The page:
In the Yorkshire countryside, working-class tomboy Mona meets the exotic, pampered Tamsin. Over the summer season, the two young women discover they have much to teach one another, and much to explore together.
Summer in a new suburb outside Paris. Nothing to do but look at the ceiling. Marie, Anne and Floriane are 15. Their paths cross in the corridors at the local swimming pool, where love and desire make a sudden, dramatic appearance.
Annabelle is the wise-beyond-her-years newcomer to an exclusive Catholic girls school. Having been expelled from her first two schools she's bound to stir some trouble. Sparks fly between ... See full summary »
An uptight and conservative woman, working on tenure as a literacy professor at a large urban university, finds herself strangely attracted to a free-spirited, liberal woman who works at a local carnival that comes to town.
A young female intern at a small magazine company becomes involved with a drug-addicted lesbian photographer, both of whom seek to exploit each other for their respective careers, while slowly falling in love with each other.
A tale of obsession and deception, and the struggle for love and faith in a world where both seem impossible. The film charts the emotional and physical hothouse effects that bloom one summer for two young women: Mona, behind a spiky exterior, hides an untapped intelligence and a yearning for something beyond the emptiness of her daily life; Tamsin is well-educated, spoiled and cynical. Complete opposites, each is wary of the other's differences when they first meet, but this coolness soon melts into mutual fascination, amusement and attraction. Adding volatility is Mona's older brother Phil, who has renounced his criminal past for religious fervor - which he tries to impose upon his sister. Mona, however, is experiencing her own rapture. "We must never be parted," Tamsin intones to Mona but can Mona completely trust her? Written by
Roger Ebert gave the film 3/4 stars describing it as "a movie that is about being an age, than coming out of age." See more »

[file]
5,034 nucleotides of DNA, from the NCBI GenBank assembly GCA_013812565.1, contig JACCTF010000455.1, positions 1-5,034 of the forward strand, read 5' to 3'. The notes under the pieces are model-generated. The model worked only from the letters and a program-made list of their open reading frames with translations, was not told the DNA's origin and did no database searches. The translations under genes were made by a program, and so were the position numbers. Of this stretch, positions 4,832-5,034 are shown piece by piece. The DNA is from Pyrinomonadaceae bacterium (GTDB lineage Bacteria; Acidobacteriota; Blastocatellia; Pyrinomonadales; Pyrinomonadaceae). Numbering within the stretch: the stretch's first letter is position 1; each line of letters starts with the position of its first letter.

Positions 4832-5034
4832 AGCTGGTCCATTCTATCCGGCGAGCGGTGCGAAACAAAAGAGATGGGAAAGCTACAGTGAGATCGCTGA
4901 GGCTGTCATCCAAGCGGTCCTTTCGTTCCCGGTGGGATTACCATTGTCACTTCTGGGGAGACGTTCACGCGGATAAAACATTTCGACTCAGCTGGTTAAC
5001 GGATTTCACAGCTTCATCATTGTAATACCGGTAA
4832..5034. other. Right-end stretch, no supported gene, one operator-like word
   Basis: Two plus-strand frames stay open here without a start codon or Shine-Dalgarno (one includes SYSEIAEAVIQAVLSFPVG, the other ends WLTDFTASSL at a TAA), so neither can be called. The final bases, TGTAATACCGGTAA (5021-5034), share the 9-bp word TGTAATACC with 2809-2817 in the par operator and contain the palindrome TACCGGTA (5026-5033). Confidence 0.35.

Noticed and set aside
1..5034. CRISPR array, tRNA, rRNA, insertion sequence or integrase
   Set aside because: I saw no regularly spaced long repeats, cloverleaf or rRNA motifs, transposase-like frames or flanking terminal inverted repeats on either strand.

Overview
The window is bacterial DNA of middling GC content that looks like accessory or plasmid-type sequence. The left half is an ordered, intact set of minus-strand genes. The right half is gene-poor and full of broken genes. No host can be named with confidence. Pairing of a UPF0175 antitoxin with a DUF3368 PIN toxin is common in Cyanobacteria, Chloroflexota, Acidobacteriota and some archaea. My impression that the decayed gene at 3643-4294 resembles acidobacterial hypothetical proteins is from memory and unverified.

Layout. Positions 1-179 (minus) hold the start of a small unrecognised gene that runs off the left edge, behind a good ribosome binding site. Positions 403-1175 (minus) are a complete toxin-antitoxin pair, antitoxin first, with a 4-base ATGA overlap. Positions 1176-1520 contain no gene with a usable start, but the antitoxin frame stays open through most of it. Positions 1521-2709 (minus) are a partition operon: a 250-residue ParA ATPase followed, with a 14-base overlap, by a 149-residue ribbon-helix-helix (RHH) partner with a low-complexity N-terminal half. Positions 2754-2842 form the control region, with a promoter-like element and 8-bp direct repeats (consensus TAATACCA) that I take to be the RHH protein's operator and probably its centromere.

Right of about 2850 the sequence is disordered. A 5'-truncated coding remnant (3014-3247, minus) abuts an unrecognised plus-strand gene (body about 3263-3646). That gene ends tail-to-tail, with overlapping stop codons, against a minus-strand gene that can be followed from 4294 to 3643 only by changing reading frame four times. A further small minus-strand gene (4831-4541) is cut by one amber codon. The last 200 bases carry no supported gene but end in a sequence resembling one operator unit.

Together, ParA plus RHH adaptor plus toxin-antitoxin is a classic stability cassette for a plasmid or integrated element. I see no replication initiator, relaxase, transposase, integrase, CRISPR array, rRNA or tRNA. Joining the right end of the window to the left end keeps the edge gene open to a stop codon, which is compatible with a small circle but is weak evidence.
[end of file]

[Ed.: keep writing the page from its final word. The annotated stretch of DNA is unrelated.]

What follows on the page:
This is Edith Piaf. I just adore her. She was this marvellous Parisian woman who had such a wonderfully tragic life. She was married 3 times & each husband died in mysterious circumstances. The last one was a boxing champion and she killed him with a fork. She didn't even go to prison because in France crimes of passion are forgiven.
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Mona (Natalie Press) is hurt after getting dumped. Her brother Phil (Paddy Considine) is her only family. He is a reformed criminal and a born-again Christian. He runs his congregation out of his pub. Mona befriends rich girl Tamsin (Emily Blunt) who is haunted by her sister Sadie who died from anorexia. The two girls' friendship grows into a sexual relationship. Tamsin is furious at her father and his secretary who is cheating with him. Phil leads his congregation to plant a wooden cross on top of the hill. Tamsin starts flirting with him.
These are three terrific young actors on the rise. This feels more like a bright breezy lesbian romance at first. It turns into something different but it never gets dark enough. The Tamsin character needs more chaos. It would help if they do something more dangerous. It's a movie of a manipulative female but the manipulations are more like emotional game playing.
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